Comet SWAN

In a couple of weeks a comet called Comet SWAN (full name Comet C/2020 F8 (SWAN) ) will be visible in the northern hemisphere. It’s currently a naked eye object on view in the southern hemisphere, and giving amateur astronomers and sky-watchers quite a treat with its bright head and long, thin tail, and up here in the north we are all hoping that it doesn’t fizzle or fall apart before it climbs up into our sky!

However, there is already a lot of rubbish being talked about the comet – how bright it will be in the sky, how amazing it will look, etc. It won’t be long before the usual suspects at the Daily Mail, the Daily Express, the Daily Mirror and elsewhere – who, despite being asked many times by astronomers not to,  now deliberately hype-up every meteor shower, every Full Moon and every asteroid fly-by with such giddy excitement it’s quite ridiculous – start clacking away on their keyboards writing features breathlessly telling their readers how it will “light up the sky!”, “streak across the sky!” and worse. In fact, comets seem to be one of the favourite subjects for these “reporters” to write nonsense about, and their pieces are usually illustrated with ridiculous artwork. On the top here is how they usually show comets, and on the bottom is how most comets actually look – and that’s through binoculars or a telescope, because most comets don’t become bright enough to see with the naked eye, and never develop a tail either…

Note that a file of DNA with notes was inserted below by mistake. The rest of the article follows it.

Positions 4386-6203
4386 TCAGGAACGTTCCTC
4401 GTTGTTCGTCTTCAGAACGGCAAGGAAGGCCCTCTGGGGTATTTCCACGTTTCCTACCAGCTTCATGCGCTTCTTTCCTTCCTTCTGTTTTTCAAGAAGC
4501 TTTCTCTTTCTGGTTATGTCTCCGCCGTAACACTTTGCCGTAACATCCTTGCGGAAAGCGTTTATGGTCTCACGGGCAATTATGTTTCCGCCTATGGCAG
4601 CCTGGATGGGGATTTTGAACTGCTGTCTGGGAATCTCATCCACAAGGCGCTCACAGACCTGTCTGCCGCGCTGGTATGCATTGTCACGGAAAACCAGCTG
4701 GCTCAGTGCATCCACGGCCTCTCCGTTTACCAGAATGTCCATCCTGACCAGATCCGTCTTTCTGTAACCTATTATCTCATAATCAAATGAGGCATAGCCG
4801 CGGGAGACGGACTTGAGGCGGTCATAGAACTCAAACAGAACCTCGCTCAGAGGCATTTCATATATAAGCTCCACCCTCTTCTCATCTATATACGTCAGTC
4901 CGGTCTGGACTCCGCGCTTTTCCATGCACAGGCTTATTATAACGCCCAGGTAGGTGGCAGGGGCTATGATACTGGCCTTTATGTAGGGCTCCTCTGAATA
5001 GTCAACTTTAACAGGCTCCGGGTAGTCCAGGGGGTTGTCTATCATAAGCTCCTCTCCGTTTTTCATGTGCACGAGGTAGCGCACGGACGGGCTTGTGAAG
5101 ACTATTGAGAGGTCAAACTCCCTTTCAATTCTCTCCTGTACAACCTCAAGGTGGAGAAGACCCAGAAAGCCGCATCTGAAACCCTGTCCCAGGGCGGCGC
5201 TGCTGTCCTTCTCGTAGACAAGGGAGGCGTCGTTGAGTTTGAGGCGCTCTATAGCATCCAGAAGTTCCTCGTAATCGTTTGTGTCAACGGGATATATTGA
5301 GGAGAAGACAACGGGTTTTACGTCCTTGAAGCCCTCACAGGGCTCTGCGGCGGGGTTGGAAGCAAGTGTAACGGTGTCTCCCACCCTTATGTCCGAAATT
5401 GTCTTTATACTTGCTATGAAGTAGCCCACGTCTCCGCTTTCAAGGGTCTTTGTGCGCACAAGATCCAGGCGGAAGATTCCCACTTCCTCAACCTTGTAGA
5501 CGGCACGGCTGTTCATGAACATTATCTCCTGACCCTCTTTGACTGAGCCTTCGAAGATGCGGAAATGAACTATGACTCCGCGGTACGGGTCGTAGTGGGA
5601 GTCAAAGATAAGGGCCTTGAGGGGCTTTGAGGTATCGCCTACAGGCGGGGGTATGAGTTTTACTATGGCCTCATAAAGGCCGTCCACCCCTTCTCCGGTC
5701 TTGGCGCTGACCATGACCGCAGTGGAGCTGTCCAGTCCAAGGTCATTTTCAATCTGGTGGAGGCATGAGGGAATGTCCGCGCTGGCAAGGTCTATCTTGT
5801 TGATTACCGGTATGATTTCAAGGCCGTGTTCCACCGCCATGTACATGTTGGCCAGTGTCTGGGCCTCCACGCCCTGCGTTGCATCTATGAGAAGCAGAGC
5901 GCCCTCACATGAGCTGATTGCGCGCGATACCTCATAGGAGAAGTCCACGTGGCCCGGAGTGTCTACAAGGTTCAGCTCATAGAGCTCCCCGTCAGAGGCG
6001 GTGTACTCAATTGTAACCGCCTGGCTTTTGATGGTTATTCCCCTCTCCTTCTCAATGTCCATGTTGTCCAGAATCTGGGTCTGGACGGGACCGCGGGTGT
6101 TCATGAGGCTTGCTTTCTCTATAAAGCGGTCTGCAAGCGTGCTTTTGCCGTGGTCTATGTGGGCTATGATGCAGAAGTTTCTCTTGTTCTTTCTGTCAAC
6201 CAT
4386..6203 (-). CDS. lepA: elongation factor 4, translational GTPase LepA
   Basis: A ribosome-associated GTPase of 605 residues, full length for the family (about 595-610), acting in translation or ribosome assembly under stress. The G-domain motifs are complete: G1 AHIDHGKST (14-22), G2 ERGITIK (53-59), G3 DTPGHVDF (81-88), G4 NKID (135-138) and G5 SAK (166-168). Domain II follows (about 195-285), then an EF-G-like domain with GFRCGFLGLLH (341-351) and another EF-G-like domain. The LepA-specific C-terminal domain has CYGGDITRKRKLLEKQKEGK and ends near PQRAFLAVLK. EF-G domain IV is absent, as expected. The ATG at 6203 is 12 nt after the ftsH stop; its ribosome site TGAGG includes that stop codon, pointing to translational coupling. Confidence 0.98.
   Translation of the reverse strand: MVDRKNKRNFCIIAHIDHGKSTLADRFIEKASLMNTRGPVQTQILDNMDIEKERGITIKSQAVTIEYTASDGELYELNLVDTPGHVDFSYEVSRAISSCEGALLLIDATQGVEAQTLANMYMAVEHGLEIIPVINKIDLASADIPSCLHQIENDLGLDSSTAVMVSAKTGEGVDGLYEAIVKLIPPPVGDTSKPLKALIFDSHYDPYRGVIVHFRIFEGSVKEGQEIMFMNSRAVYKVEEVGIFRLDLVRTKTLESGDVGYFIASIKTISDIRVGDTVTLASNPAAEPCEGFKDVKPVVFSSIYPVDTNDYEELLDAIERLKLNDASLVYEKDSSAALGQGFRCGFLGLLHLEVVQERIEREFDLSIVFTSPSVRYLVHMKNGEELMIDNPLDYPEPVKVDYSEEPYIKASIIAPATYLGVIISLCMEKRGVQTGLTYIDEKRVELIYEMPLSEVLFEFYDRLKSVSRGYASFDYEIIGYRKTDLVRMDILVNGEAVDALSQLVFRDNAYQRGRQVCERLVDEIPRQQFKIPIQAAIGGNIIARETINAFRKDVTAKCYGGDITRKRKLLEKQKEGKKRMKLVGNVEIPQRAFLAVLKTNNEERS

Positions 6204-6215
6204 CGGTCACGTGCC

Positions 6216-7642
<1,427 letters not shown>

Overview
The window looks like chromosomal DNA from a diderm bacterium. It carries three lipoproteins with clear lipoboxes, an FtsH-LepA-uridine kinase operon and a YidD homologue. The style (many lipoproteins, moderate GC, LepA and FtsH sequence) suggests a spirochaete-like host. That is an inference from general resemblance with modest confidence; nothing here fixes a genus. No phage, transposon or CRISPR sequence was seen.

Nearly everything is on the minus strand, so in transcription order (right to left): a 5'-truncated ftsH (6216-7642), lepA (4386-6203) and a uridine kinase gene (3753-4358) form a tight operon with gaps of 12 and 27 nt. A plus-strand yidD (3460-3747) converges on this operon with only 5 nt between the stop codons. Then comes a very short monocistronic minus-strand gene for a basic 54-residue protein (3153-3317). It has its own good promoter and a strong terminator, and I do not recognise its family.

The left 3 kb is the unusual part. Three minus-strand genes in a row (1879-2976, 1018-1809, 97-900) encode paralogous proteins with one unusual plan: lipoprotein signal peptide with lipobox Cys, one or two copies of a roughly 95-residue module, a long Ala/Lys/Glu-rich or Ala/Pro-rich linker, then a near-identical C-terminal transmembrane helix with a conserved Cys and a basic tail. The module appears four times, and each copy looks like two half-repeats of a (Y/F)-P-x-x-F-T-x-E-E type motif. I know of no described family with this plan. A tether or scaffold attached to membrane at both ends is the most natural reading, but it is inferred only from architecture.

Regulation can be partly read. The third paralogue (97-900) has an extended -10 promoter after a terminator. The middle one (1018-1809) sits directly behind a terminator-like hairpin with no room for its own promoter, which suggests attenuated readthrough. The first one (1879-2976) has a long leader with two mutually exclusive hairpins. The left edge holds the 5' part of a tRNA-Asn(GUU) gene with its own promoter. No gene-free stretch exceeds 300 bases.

So, with all that in mind here are the facts about Comet SWAN…

comet swan

So, yes, Comet SWAN is on its way to the northern sky, but no, we don’t expect it to be a spectacular sight, and unless it has a tremendous burst of sustained activity there’s a good chance that its low elevation in the bright summer twilight will make it hard for people in the northern hemisphere to see. But that doesn’t mean you should not try to see it! Even if it doesn’t become a “Great Comet”, like Hale-Bopp did in the late 1990s, Comet SWAN could still be a pretty sight in the sky. It might even grow a tail long enough to be seen with the naked eye. We’ll just have to wait and see. Even if we need a pair of binoculars to see it it will still be well worth looking for and following as it tracks across the sky from mid-May to mid-June.

If you want to know when and where you will actually be able to see the comet, I’ve written about it for the Society for Popular Astronomy here: Comet SWAN

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